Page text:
Another Round of Pink Martini
(From Organica Quarterly, Journal of the Arts & Sciences, Summer 2002)
by Gregory Tozian
(Note from 2010: this article was written for Organica, several years before I co-wrote a song with Thomas Lauderdale for the band’s second album, “Hang On Little Tomato.” Our song is called “Veronique,” based on an old girlfriend of my Paris roommate, Fraser MacNaught. Everybody and everything is material, n’est pas?)
Nearly five years ago, a large Portland, Oregon, ensemble named Pink Martini did that most enviable of things in the music world: they came out of left field on their own one-record label with an album that became an instant, international classic of its genre.
But what is Pink Martini’s genre?
Though the gorgeous 56 minutes and 35 seconds of Sympathique have been called “lounge music,” “Big Band pop,” and even “cosmopolitan rumba” by various pundits, the album is happily unclassifiable. It may have elements of various popular musical styles, but it also has far more—including the allure of a Fellini soundtrack, the depth of classical music, and the wonder of something that sounds fresh each time it is heard.
Instrumental influences for Pink Martini include Ravel, Chopin, Nino Rota, and half a dozen others. Vocally, the album is a musical journey around the world. There are the requisite few songs in English, such as the little-heard “Amado Mio,” from the classic film noir Gilda, and the more familiar “Qué Será Será” and “Brazil,” all done in refreshingly unexpected arrangements. But there are also tunes sung in French (the title song), Spanish (“La Soledad,” and “Donde Estás, Yolanda?”), Japanese (“Song of the Black Lizard”), and Greek (“Never on Sunday”). Of the dozen songs on the album, only a couple are originals (including Lauderdale and Forbes’ title track).
Sympathique, which means “likable” in French, is simply one of those rare records—like Miles Davis’ Kind of Blue—that one seems never to tire of. It’s what stereo equipment review magazines of the 1950s would call a desert island disc. Part of the reason for the longevity of the album is the excellence of the musicianship, the extremely good taste in the selection of material, and the perfectionist over-seeing of bandleader-pianist Thomas Lauderdale.
Lauderdale, the band’s founder and artistic director, is a five-foot dynamo, raised in a plant nursery in rural Idaho. He admits to “growing up on Ray Coniff, the soundtrack to Jesus Christ Superstar, which terrified me, Ray Charles, Roger Miller, and the Norman Tabernacle Choir.” Now about 30 years old, he has been playing classical piano since the age of six, and has been a solo guest artist with several major symphony orchestras. While at Harvard (where he graduated cum laude with a degree in Literature and History), Lauderdale met and befriended China Forbes, a talented singer-songwriter, who can apparently sing in any language to which she applies her mind and tongue.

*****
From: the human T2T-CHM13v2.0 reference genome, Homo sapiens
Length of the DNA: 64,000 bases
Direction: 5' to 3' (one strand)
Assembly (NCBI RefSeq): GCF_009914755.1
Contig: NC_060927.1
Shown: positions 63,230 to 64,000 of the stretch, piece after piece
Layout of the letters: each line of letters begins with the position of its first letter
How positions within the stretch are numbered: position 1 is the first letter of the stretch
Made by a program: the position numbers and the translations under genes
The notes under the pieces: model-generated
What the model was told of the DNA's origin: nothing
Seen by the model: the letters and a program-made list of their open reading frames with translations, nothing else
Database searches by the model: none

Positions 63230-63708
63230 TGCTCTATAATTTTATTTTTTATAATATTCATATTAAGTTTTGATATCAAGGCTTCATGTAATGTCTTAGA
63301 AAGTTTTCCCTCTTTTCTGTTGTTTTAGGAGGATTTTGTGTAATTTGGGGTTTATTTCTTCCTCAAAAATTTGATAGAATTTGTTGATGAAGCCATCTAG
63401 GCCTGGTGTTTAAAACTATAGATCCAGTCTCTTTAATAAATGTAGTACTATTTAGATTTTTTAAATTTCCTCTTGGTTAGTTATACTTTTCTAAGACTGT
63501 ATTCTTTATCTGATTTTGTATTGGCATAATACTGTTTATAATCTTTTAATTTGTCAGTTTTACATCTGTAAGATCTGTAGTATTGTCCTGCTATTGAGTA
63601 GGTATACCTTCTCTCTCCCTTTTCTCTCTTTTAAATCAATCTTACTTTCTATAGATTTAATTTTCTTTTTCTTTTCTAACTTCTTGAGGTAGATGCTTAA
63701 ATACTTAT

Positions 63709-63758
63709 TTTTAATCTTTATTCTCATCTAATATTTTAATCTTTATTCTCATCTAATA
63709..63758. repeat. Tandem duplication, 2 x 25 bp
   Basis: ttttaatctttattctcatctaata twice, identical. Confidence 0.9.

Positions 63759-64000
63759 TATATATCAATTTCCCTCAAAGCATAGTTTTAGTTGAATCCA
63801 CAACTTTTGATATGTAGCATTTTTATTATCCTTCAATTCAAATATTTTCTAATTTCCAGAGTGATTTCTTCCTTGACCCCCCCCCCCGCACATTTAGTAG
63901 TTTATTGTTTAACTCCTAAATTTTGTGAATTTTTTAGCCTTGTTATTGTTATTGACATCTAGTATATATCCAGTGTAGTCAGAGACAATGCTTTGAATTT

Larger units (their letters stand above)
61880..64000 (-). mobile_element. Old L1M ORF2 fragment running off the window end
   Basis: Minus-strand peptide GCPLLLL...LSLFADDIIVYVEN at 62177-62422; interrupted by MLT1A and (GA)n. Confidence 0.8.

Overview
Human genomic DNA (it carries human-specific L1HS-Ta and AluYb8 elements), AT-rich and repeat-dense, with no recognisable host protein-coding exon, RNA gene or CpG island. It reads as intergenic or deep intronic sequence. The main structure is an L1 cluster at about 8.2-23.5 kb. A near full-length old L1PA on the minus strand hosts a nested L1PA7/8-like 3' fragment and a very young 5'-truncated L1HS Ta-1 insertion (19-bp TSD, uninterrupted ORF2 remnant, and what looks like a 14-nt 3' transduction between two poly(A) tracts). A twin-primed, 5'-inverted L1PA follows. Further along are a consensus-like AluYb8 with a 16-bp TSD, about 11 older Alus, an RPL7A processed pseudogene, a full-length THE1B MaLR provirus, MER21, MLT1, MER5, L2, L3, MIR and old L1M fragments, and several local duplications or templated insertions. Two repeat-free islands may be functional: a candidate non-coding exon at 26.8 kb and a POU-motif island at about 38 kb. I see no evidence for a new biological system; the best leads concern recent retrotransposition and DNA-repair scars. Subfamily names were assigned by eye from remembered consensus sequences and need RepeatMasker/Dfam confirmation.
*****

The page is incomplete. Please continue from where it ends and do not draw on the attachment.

Having originally commuted from New York for Pink Martini recording sessions and gigs in the Pacific Northwest, Forbes finally made the commitment to move to Portland several years ago. Since that time, the band has become more stable as a performing unit, and their successes have been impressive. Pink Martini now plays extensively, and often, throughout Europe and the U.S. The title song of their debut album has been featured on a couple of national music compilations, and became a radio hit in France, where it was featured on car commercials, and got nominated for a French “Grammy.”
The band has played with soul legend Al Green at the William Morris Agency’s Centennial Anniversary in Los Angeles. They sat in with Ringo Starr and Elton John on the song “Twist and Shout” at a benefit show at the Cannes Film Festival (where they have become regulars). They recorded music for the George of the Jungle television cartoon series. And perhaps most tellingly of all, they are the subject of more than a few “fan sites,” in more than a few languages, on the World Wide Web.
All of this gives rise to the question that Lauderdale and Company hear with monotonous regularity, “When is there going to be another Pink Martini album?” We caught up with Lauderdale at his record-book-instrument-and-furniture-packed loft in downtown Portland to pose this and other queries. The pianist answered passionately, punctuating his responses with a steady stream of musical breaks, which had him spinning selections from his upcoming album, mixed with beloved CD and vinyl snippets from other musicians. (Some favorite cuts included vintage Serge Gainsbourg, house remixes of Shirley Bassey, Little Jimmy Scott’s “Someone to Watch Over Me,” and Francis Poulenc’s chilling opera Dialogues of the Carmelites.)
“Why another album is taking so long is pretty simple. You have to face yourself in the morning, and at night,” says Lauderdale, without a trace of irony. “And the great thing about recording for Heinz Records (the label owned by Lauderdale, and named after his gigantic, music-loving dog) is that you don’t have to be in a hurry. I do have a pressing sense of urgency to the members of the band to get a record out,” admits the bandleader. “But I have to balance that with being able to live with myself.”
Part of his deliberation comes from wanting to maintain a very high level of quality in the songwriting, Lauderdale says. “It’s almost like we’re recording another first album,” he says. “Except for this one, most of the pieces we’ve written, or written with friends. It’s problematic,” he continues, “because every piece on the last album was every one of the composers’ masterpieces. [Jay] Livingston and [Ray] Evans wrote 500 songs, but ‘Qué Será Será’ was their best. ‘Never on Sunday’ was the best song of [Manos] Hanjidakis. And Ravel, what’s better of his than ‘Bolero’? There’s a lot to live up to.